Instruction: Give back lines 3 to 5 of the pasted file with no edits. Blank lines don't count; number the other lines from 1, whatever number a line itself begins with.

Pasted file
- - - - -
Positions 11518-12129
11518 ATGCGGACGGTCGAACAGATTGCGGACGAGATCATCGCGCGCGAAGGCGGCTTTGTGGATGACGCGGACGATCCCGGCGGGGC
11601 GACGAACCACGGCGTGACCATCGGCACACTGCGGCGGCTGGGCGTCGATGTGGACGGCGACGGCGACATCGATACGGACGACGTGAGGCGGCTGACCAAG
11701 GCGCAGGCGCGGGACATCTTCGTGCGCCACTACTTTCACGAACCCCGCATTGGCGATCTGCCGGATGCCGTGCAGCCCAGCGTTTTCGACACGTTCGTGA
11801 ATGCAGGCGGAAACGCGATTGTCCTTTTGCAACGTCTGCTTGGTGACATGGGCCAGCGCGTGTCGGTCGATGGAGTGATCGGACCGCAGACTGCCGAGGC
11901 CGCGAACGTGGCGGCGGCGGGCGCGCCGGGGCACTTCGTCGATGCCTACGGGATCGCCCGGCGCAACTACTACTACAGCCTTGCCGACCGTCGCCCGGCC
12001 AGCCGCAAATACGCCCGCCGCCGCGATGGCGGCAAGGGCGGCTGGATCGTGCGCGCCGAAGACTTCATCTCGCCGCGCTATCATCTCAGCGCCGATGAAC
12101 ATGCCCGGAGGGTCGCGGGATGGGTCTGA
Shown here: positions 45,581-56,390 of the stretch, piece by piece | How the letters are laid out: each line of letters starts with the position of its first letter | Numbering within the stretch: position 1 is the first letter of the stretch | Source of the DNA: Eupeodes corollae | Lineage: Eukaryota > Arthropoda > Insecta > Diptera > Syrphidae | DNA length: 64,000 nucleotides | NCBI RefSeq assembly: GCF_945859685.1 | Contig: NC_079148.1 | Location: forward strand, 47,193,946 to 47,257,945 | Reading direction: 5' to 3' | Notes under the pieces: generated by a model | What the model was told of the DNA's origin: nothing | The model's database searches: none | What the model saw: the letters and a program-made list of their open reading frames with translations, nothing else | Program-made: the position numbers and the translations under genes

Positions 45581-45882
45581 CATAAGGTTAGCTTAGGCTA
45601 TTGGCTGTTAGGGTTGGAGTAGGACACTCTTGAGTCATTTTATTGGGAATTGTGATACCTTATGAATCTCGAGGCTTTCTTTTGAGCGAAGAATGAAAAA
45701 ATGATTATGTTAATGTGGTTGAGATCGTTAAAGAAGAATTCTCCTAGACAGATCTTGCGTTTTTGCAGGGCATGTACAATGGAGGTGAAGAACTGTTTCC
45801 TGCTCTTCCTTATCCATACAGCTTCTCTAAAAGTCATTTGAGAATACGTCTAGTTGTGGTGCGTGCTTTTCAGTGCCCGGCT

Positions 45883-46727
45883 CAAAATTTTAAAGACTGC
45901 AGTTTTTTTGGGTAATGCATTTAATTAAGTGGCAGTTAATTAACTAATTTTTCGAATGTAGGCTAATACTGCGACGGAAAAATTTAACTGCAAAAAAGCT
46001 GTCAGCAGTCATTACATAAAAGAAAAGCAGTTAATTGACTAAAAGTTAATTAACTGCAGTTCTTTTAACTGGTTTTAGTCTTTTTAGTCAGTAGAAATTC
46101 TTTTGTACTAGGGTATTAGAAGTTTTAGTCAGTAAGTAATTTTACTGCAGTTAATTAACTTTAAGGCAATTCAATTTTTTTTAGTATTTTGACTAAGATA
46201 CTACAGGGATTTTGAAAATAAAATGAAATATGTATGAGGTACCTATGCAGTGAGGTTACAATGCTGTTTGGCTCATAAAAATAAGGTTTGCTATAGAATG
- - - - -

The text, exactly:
11601 GACGAACCACGGCGTGACCATCGGCACACTGCGGCGGCTGGGCGTCGATGTGGACGGCGACGGCGACATCGATACGGACGACGTGAGGCGGCTGACCAAG
11701 GCGCAGGCGCGGGACATCTTCGTGCGCCACTACTTTCACGAACCCCGCATTGGCGATCTGCCGGATGCCGTGCAGCCCAGCGTTTTCGACACGTTCGTGA
11801 ATGCAGGCGGAAACGCGATTGTCCTTTTGCAACGTCTGCTTGGTGACATGGGCCAGCGCGTGTCGGTCGATGGAGTGATCGGACCGCAGACTGCCGAGGC